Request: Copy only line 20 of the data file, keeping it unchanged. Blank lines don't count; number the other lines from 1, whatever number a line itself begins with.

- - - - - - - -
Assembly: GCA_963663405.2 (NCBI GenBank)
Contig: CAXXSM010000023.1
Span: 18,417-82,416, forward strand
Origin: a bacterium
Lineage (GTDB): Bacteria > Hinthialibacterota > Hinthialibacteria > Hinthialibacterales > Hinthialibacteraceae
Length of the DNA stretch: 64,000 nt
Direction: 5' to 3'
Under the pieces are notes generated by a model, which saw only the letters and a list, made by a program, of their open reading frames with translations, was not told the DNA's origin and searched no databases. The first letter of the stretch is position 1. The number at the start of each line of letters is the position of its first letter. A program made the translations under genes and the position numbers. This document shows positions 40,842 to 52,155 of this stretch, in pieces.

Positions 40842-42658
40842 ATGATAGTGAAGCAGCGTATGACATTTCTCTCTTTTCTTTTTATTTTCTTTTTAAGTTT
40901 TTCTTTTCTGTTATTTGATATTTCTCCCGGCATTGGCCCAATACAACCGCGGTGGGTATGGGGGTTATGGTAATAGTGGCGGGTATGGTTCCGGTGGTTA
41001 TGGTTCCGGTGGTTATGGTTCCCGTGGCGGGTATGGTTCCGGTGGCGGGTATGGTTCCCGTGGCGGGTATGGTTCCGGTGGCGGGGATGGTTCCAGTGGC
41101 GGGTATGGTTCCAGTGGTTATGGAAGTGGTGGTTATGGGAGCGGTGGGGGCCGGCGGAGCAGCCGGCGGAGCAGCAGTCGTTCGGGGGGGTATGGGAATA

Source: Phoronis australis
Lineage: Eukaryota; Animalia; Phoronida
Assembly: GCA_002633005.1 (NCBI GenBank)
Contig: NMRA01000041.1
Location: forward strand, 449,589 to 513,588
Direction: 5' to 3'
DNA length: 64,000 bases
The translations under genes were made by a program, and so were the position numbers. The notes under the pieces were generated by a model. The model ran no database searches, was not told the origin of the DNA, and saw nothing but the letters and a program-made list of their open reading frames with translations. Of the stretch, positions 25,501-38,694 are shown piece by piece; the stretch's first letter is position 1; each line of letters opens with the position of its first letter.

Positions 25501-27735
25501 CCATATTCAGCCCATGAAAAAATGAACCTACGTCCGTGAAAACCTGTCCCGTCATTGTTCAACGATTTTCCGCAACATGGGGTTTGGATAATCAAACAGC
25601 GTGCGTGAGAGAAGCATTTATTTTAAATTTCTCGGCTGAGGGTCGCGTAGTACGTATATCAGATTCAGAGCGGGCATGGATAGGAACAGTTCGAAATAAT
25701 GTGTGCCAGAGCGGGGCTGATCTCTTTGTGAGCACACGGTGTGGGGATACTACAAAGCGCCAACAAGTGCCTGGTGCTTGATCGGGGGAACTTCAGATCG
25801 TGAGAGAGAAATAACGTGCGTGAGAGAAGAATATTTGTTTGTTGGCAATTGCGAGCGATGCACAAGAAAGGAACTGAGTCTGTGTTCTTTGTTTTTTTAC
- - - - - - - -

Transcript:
DNA length: 64,000 bases